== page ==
October 7, 2008 / 1:17 PM / 9 years ago

Russia to extend Georgia pullback

4 Min Read

<p>Russian soldiers prepare to leave a checkpoint in the Georgian village of Karaleti, some 90 km (56 miles) west of Tbilisi, October 7, 2008.David Mdzinarishvili</p>

JAVA, Georgia (Reuters) - Russia will pull back on Wednesday from the southern edge of a buffer zone inside Georgia next to South Ossetia, a Russian officer said as EU monitors watched to see if Moscow would meet its withdrawal deadline.

It has until Friday to withdraw its troops from 'security zones' inside core Georgian territory -- adjacent to South Ossetia and a second breakaway region, Abkhazia -- under a ceasefire deal brokered by European Union president France following a brief war between Russia and Georgia in August.

"Tomorrow ... the pullout will occur of all six Russian peacekeeping checkpoints from the south of the security zone," Marat Kulakhmetov, commander of Russian peacekeepers in the region, said in the South Ossetian town of Java on Tuesday.

"The pullback will be completed in one day," he added.

At the Karaleti checkpoint, 20 km (12 miles) south of the boundary, a Reuters reporter saw a crane lifting concrete blocks that had been in the road. Excavators were filling in trenches.

A second line of Russian troops is located further north, on the de facto South Ossetian border. It was not immediately clear whether the pullback would be matched in the Abkhaz buffer zone.

Russia plans to station more than 7,000 soldiers in South Ossetia and Abkhazia, which it recognized as independent states after the vie-day August war.

An EU mission monitoring the ceasefire would not be drawn on whether the pullout from the six checkpoints would mean Russia was in compliance with the ceasefire deal.

"We will have to verify for ourselves to make sure the deal has been met," said a spokesman for the mission.

Monitors Detained

Georgian police are due to move in behind retreating Russian forces, to avoid a security vacuum the unarmed EU monitors fear could be exploited by militias active in the region.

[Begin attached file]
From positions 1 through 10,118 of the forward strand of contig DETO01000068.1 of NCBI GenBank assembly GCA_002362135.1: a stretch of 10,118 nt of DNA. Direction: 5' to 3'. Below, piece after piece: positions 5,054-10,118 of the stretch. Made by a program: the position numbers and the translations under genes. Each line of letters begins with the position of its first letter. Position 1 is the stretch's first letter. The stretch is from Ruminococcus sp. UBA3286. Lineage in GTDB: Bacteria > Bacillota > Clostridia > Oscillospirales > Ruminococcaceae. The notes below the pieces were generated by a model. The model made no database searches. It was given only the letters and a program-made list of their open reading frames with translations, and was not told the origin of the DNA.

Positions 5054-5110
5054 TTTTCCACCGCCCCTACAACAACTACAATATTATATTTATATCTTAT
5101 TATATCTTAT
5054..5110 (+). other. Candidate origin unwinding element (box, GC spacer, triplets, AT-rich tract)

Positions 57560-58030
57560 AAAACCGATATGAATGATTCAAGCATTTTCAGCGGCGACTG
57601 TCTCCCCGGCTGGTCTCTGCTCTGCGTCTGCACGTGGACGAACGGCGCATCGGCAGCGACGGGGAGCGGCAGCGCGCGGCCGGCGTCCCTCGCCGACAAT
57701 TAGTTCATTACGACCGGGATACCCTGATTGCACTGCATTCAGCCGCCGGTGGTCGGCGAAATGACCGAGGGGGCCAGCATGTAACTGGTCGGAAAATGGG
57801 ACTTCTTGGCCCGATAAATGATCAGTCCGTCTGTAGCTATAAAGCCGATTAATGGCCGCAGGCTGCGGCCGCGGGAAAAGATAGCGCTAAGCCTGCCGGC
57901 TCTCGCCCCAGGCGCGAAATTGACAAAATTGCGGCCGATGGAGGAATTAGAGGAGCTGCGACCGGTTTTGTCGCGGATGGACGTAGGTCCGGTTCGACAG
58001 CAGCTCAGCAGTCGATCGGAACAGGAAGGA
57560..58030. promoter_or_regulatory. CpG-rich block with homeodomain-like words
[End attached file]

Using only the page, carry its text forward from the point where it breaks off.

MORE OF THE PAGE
Highlighting the risks, a spokeswoman for the EU mission said a group of monitors had been held briefly by "unidentified persons" in the buffer zone on Monday.

A second source familiar with the case said the monitors were detained for one hour by around 20 Ossetian militiamen near the de facto South Ossetia border. Their equipment was taken.

Late on Tuesday, the Georgian Interior Ministry said Ossetian militiamen had set fire to several houses in the Georgian village of Zardiant Kari in the buffer zone. Reuters could not independently confirm the information.

The August war erupted after the Georgian government tried to retake South Ossetia, which threw off Tbilisi's rule in the early 1990s. Russia launched a major counter-offensive that drove the Georgian army out of South Ossetia. It troops then pushed further into Georgia, saying they were needed there to prevent more Georgian attacks.

The West has condemned Russia for a "disproportionate response" to Georgia's actions.

The war seriously damaged relations between the West and Russia, and deepened Western concern over the security of the Caucasus as a vital transit route for oil and gas from the Caspian Sea, bypassing Russia.

Moscow said it would hold the EU responsible for security in the border zones.

"In the document signed on Sept 8, the European Union assumed responsibility for security in these zones, so all enquiries on the matter will now be referred to them, not Georgia," the Interfax news agency quoted top Kremlin foreign policy adviser Sergei Prikhodko as saying.

Additional reporting by Margarita Antidze and Matt Robinson in Tbilisi; Writing by Matt Robinson; Editing by Mark Trevelyan

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